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The Use of Carboranes in Electrolyte Design and Ligand Development

  • Author(s): McArthur, Scott George
  • Advisor(s): Lavallo, Vincent
  • et al.

The discovery of polyhedral boranes in the early 1900’s by Alfred Stock and coworkers opened the door to an entirely new realm of structural chemistry. Boron’s rather unique property of catenation, the ability to build molecules of unlimited size by covalently bonding to itself, has been exploited to develop the field of polyhedral borane chemistry. In 1960 the first icosahedral carborane was synthesized, B12H122- dianion, by Pitochelli and Hawthorne. Aside from the interesting structure and bonding of the cluster it was found to be incredibly thermally stable, withstanding heats above 800 °C, and chemically inert to almost all reagents. These properties have led to the B12H122- being called the most stable molecule known. The isoelectronic analogues of this structure where one or more BH has been replaced by a CH+ are known as carboranes. The first of this family was prepared in the industrial setting in the 1950’s but went unreported until 1963. The post-World War II government programs (ZIP and HEF) were purposed with developing borane-based rocket fuel that would utilize the higher energies generated by the combustion of boron hydrides in contrast to hydrocarbons. In 1957 ortho-carborane, 1,2-C2B10H12 was isolated by Reaction Motors Inc, however this ground-breaking work on the o-carborane wasn’t published until 1963 when the groups at Thiokol and Olin-Mathieson released a series of papers. Years later, the monoanionic cluster HCB11H111- was synthesized by Knoth in 1967. The related closed 10-vertex anion HCB9H91- was also prepared by Knoth in 1971 and displays many of the same characteristics as the 12-vertex mono-anion. These monoanionic closed cluster carboranes have found application most notably as weakly coordinating anions but are also used in medicine, material science, electrochemistry, and transition metal catalysis. It is these monoanionic carborane clusters that will be the primary focus of this thesis.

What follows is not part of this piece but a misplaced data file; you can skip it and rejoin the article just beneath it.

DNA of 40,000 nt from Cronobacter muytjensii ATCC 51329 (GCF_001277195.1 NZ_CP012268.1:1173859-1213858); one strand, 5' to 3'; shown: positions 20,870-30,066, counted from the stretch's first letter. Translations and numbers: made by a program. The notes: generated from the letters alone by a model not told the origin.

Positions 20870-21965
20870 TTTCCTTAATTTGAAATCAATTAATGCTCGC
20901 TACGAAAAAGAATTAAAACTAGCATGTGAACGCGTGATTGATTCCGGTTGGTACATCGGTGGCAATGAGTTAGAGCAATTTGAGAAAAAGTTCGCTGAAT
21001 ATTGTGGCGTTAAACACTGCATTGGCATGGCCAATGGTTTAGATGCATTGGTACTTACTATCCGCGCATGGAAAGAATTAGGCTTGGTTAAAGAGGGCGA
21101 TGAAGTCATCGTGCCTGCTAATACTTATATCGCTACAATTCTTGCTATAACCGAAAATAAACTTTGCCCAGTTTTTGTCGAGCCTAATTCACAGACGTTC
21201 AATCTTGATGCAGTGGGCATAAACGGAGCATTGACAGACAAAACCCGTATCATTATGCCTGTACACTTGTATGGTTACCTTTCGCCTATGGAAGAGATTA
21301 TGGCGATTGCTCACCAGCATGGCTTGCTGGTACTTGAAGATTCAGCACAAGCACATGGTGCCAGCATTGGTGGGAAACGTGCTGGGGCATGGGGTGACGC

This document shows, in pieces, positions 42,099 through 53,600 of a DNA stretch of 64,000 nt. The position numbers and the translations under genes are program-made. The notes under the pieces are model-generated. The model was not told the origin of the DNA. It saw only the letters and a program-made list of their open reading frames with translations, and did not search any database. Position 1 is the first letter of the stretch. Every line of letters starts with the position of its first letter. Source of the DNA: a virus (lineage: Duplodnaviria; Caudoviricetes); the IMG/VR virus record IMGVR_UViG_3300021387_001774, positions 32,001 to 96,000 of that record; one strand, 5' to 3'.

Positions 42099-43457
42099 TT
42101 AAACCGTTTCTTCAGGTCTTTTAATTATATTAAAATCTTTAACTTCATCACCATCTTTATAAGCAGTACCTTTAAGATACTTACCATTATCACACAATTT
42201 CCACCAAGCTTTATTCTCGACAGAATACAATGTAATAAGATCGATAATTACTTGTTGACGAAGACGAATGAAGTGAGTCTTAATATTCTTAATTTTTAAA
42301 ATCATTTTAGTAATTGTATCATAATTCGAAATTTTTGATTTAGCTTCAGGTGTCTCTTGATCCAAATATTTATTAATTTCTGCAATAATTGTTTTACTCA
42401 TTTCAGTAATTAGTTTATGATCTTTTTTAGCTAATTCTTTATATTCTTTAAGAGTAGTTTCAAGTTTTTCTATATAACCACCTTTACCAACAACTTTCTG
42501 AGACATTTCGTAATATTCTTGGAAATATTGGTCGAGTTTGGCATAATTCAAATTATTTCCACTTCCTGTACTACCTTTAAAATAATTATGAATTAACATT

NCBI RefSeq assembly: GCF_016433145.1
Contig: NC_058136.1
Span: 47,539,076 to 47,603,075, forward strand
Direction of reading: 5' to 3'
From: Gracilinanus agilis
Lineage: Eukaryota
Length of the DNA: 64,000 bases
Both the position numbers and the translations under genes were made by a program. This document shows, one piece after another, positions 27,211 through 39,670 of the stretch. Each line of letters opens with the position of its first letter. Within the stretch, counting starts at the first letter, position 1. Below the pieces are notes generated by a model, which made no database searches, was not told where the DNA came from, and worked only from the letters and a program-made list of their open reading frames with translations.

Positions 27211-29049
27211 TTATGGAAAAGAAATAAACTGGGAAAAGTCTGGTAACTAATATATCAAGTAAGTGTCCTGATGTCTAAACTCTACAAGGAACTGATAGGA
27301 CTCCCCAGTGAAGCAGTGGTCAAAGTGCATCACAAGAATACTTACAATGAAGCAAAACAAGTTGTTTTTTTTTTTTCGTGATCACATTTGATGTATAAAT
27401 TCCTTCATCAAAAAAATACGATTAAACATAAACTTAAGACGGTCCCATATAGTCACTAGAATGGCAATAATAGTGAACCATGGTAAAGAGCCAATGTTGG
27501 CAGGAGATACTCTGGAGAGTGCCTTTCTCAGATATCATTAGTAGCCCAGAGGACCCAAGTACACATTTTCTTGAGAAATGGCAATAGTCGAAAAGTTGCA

A major part of this work is directed at functionalizing these carborane clusters and incorporating them into imidazolium salts. The imidazoliums bearing functionalized carboranes can then converted into the corresponding N-heterocyclic carbenes (NHC) to be used as ligands for transition metal complexes. This thesis will also contain work in the area of electrolyte development exploiting the weakly coordinating nature of the carborane anion. Both the 10- and 12-vertex carborane clusters can be paired with various cations for their implementation in secondary batteries. Magnesium electrolytes were developed and tested in collaboration with the Guo lab at UC Riverside. Solid-state electrolytes were also developed for various cations and tested by our collaborators at Sandia National Laboratory, Argonne National Laboratory, and the Jet Propulsion Laboratory.

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